Ready to broadcast
Once the stream is set-up you’ll need somewhere for the stream to land. For this review I used both OBS and VLC, both of which can be used to stream the feed to an online service or to other users and devices on your network.
You’ll need to feed the software with your camera’s IP address via a network URL, which will take the form of ‘rtsp://Your IP Address/stream’. In OBS you use this when creating a new Media Source in the Sources window, and in VLC this is entered when you select Open Network Stream under the Media drop down.
Depending on your network you may experience some lag in your picture. I found using my current network, that runs through my home electricity cables, there was a lag of about two seconds, but once my cabled connection is finished in a couple of weeks I’d expect that to mostly disappear.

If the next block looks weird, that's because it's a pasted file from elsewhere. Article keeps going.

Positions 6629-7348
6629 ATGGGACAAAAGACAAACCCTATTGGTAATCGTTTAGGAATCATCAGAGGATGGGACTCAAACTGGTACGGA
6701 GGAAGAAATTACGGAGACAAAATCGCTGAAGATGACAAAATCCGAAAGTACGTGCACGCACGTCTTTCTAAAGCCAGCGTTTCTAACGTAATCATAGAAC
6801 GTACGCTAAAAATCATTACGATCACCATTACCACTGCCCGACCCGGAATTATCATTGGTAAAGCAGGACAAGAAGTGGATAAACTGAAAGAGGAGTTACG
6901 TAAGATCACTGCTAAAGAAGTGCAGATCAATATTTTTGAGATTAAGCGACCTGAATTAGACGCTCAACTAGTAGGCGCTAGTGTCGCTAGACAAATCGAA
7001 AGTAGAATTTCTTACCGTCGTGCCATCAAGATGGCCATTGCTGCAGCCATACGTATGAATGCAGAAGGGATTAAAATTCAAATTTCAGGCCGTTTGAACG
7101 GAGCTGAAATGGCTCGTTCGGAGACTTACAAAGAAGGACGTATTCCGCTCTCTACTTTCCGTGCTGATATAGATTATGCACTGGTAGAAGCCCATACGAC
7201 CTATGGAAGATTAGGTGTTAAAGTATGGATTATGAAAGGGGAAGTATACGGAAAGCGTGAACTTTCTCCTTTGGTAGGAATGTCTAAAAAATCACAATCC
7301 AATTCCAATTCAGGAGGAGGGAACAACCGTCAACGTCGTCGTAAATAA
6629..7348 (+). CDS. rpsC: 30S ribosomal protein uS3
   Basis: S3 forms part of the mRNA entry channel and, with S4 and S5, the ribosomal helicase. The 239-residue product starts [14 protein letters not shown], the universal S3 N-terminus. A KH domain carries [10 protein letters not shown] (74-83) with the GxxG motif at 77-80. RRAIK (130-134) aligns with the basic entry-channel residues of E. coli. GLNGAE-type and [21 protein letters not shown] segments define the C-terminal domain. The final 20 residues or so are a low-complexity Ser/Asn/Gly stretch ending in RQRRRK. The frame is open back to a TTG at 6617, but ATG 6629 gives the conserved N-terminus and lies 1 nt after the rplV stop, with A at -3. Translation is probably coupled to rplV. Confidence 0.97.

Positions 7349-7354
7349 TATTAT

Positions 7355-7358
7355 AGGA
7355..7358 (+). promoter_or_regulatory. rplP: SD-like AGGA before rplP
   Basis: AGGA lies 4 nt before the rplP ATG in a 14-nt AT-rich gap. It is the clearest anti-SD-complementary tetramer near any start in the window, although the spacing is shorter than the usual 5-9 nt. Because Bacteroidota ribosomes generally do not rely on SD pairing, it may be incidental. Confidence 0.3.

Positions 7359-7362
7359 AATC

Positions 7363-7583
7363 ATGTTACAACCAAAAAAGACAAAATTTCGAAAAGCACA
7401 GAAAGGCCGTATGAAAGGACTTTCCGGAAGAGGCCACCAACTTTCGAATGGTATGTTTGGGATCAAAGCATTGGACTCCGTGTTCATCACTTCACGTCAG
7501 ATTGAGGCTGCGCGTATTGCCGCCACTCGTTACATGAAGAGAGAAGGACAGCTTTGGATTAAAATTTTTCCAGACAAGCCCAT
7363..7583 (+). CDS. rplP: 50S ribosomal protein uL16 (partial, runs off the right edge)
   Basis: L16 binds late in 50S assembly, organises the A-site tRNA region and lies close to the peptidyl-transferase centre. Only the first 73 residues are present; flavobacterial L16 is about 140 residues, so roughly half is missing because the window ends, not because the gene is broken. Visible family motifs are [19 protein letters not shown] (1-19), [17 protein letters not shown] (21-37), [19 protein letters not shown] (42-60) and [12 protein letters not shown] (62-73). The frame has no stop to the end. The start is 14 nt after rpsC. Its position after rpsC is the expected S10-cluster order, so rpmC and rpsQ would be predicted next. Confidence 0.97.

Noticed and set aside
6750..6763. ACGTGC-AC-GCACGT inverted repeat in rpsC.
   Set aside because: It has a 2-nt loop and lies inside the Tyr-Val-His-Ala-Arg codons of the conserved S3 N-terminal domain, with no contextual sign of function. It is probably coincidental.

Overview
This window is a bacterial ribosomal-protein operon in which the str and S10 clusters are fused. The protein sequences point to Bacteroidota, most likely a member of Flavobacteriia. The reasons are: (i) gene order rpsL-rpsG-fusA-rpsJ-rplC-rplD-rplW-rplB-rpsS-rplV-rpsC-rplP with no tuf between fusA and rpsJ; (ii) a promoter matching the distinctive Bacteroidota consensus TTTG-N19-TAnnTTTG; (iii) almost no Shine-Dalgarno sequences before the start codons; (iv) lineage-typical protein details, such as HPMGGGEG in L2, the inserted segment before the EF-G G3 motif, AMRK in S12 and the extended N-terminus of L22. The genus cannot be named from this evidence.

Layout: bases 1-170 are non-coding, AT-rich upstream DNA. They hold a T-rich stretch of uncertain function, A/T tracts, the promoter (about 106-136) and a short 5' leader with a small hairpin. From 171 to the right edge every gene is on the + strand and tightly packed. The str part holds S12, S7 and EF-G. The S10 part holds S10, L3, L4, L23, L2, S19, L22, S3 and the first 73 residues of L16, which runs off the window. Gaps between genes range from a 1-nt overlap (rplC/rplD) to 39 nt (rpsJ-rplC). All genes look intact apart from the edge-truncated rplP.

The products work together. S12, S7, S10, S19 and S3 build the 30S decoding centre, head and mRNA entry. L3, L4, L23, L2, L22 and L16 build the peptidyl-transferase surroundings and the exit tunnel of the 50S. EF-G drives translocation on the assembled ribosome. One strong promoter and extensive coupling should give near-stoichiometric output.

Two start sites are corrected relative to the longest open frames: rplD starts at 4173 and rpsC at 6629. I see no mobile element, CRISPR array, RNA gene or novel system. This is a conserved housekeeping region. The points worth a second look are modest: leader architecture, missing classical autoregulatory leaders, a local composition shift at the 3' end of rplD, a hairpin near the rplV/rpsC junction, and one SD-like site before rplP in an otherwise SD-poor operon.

I found the best way for me to ensure audio and video were aligned in my network situation is to record the audio via the camera, so I used the DMW-XLR1 XLR adapter to take the audio instead of a separate audio interface. In a more securely cabled network this solution shouldn’t be such an issue, and it would be easier to align the sources.
There are a mass of options for resolution, bit rate, frame rate and compression when you decide to stream your video. The first thing to decide is whether to use H.264 or H.265 compression, and then the resolution you’d like to stream in. Using H.265 will deliver a better looking image, but will also put more pressure on your network – which could result in the picture freezing or there being interference. For a more reliable stream you might choose H.264 and accept that the image will be a little lower in quality but your network will be more able to cope.
The basic resolution options are 4K, FHD and HD, while frame rates cover 25-60p. Your bit rate choice will depend on your network and how much data it can cope with. The camera provides data rate options from 50Mbps for powerful networks down to 4Mbps when you aren’t so sure of your connections.